Justin Wilson was in a great mood this year after Michael Andretti took him on-board without any sponsorship as part of his multi-car IndyCar team. Justin started half a dozen races for Michael’s team and showed his stuff by finishing a strong second to Graham Rahal at Mid-Ohio a few weeks ago.
But it all went wrong for Justin at Pocono last Sunday when Sage Karam crashed. Karam was leading the race when he lost it in turn one and crashed heavily. A piece of flying debris – the nosecone from Karam’s car – struck Justin’s helmet and he was immediately knocked unconscious. His car turned to the left, clearly without any control, and crashed into the inner wall.
When his car came to a rest Justin sat motionless in the cockpit with his head and helmet slumped forward. The safety team got to him almost instantly and went to work removing him from the car before he was flown by helicopter to hospital in nearby Allentown in critical condition suffering severe head trauma. On Monday evening he passed away.
Justin was one of the great talents of modern global open-wheel racing. F3000 champion in 2001, he raced for Minardi and Jaguar in F1 in 2003 before switching to Champ Car in 2004 with Eric Bachelart’s team. Wilson moved to Carl Russo’s RuSport team for 2005 and ‘06 and won in Toronto and Mexico City in ‘05 and Edmonton the following year. He was third in the ‘05 Champ Car World Series and second to Sébastien Bourdais in ‘06. But then Russo sold his team to Dan Petit and Justin was less competitive in ‘07, although he still managed to finish second to Bourdais in what turned out to be the last year for Champ Car.
Justin appeared to land on his feet when he was hired by Newman/Haas for 2008. Both team and driver moved for the new season from Champ Car to the IRL and Justin and team-mate Graham Rahal were very competitive in most street and road races. Rahal won in St Petersburg and Justin scored an excellent win in Detroit later in the year.
But Newman/Haas was struggling to survive and Justin found himself with Dale Coyne’s little team in 2009. It was the fifth team he’d driven for in six years, but Justin scored the most impressive victory of his career with Coyne at Watkins Glen on the July 4 weekend, producing a virtuoso performance to score the team’s first win in 558 starts and 25 years of trying. Coyne’s little Chicago-based team had just 16 full-time employees and Justin’s victory at the Glen was one of the biggest giant-killing acts in recent IndyCar history.
Justin qualified second at the Glen, out-braked Ryan Briscoe to take the lead on the fifth lap, and led the rest of the way. Justin absolutely drove the wheels off his car that day, using more road than anyone else all the way around every lap. It was a memorable performance and a tremendous accomplishment.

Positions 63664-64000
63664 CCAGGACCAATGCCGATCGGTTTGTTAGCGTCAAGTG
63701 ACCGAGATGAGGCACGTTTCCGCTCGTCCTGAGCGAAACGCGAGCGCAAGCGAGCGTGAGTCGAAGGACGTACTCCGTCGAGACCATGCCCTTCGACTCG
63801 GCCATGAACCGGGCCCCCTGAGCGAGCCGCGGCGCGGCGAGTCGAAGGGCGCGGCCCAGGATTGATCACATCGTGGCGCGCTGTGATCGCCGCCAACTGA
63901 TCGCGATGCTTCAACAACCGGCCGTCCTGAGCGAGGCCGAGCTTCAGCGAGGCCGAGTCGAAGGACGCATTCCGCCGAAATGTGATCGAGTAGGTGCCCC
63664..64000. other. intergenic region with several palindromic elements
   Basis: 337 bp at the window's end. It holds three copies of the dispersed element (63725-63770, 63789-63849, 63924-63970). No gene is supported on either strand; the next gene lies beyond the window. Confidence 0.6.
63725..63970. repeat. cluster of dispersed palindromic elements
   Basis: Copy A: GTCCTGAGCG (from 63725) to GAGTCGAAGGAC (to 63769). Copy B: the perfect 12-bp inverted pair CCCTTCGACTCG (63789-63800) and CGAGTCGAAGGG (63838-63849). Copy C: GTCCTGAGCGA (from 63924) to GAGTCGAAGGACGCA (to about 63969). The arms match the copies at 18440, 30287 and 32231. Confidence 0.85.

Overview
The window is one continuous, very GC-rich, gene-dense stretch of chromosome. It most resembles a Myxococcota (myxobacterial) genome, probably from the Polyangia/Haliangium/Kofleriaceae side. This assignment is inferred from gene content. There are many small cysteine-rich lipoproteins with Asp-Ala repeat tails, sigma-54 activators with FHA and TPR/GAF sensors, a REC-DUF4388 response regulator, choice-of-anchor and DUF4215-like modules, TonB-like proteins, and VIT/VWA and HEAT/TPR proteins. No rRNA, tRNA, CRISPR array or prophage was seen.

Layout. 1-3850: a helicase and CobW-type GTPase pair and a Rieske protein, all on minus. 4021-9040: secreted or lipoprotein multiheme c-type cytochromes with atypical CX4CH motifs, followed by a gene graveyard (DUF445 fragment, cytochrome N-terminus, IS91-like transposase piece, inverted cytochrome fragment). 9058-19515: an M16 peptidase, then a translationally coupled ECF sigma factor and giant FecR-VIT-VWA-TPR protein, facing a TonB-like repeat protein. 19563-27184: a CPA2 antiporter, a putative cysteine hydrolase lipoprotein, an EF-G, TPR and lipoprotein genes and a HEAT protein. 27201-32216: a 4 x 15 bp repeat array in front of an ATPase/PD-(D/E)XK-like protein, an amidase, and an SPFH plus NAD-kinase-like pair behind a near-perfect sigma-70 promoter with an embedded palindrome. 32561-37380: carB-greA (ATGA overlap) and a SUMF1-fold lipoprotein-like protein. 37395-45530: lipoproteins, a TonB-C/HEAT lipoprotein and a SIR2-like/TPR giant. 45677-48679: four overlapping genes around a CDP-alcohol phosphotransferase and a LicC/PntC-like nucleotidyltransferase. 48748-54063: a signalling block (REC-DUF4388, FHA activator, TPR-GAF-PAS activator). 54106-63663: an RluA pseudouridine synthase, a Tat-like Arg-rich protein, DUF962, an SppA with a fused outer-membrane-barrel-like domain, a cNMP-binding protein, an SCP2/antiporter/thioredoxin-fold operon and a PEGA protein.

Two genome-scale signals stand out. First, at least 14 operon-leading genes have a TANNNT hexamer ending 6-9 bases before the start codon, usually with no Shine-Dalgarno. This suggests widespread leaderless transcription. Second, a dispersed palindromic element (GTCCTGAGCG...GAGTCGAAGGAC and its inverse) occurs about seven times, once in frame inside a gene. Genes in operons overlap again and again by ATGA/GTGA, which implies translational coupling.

“It’s fantastic to get Dale’s first win and also [Coyne’s wife] Gail’s,” Justin said that day. “The two of them have put a lot of heart and soul into this. We all do. It means a lot to me to get Dale’s first win.
“I think this is the most important victory of my career and I’m looking forward to enjoying it tonight. I got here early and was down in Watkins Glen walking around. You see all those names on the pavement down there of guys who have won here in Formula 1 and it’s pretty cool to get your name up there on the board of winning at Watkins Glen with some of the best.”
He may not have made it to the top of F1, but Justin Wilson established himself as one of IndyCar’s greatest contemporary drivers, a man capable of winning with many teams. Justin was also an impeccable gentleman and a proper husband and parent, a man to emulate in every way. He will be deeply missed by everyone who knew him and many fans around the world.
Hunter-Reay calls for change
After winning last Sunday’s race at Pocono, Ryan Hunter-Reay talked about the dangers of racing open cockpit cars. “These cars are inherently dangerous with an open cockpit and your head exposed,” Hunter-Reay remarked. “Maybe in the future we can work towards some type of canopy. We’ve seen some concept renderings of something like a jet fighter canopy that would give us a little more protection. To get hit in the head by a nosecone is a scary thought.
“We’re always looking for ways to make this series safer. First of all we had the innovation of the Safer barriers and now it’s time for a new Safer barrier. I think on oval tracks in general we need to start looking into the next 20 years. Maybe we could make the walls a little higher, or maybe come up with something a little bit better than mesh fencing and poles.
“We need to start moving forward on these things. IndyCar has always been in the forefront of safety. I give them a lot of credit for that.
“When it comes to open-wheel cars, open-wheel means open cockpit. It’s always been that way. There have been some renderings of an almost boomerang-looking device in front of the driver that won’t block your vision but would deflect something like this.
“I’ve seen many renderings, but unfortunately it’s only natural that when there is a situation like this, it breeds innovation. That’s unfortunate, but I think that’s the way life is in general. That’s the way everything works. Hopefully, we can move forward with a positive light on things like flying debris through the air.
“The IndyCar series is much more dangerous than NASCAR,” Ryan added. “That’s something that’s more in our minds than in some other forms of racing like NASCAR or sports car racing. I’m not saying that we’re better because of it. It’s just a part of it.”